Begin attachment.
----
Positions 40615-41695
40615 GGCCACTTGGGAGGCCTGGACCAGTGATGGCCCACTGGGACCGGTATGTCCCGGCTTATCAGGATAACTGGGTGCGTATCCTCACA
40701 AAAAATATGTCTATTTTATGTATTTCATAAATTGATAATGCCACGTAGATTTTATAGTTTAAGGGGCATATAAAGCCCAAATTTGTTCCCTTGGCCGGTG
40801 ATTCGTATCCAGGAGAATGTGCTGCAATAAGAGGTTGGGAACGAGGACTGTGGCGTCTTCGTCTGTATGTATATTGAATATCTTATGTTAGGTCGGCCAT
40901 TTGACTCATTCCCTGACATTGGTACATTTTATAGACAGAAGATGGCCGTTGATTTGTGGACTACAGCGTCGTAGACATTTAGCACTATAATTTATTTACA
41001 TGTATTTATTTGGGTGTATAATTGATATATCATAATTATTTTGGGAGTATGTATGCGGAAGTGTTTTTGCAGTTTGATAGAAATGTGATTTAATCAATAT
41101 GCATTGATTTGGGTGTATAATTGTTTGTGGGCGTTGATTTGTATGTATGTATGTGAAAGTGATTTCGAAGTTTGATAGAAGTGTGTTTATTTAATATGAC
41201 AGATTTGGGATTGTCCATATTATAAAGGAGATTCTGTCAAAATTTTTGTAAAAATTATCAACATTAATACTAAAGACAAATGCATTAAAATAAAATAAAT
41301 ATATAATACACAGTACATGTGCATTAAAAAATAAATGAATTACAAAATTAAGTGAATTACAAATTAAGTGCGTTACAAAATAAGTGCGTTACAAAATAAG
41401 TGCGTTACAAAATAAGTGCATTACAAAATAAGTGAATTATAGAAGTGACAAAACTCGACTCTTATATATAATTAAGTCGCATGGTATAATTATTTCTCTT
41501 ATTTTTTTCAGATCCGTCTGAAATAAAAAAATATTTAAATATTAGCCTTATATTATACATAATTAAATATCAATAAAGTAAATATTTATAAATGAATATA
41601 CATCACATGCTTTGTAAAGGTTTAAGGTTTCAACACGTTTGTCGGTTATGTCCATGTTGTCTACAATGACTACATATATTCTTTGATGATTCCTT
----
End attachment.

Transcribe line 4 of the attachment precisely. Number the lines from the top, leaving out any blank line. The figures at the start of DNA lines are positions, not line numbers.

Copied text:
40801 ATTCGTATCCAGGAGAATGTGCTGCAATAAGAGGTTGGGAACGAGGACTGTGGCGTCTTCGTCTGTATGTATATTGAATATCTTATGTTAGGTCGGCCAT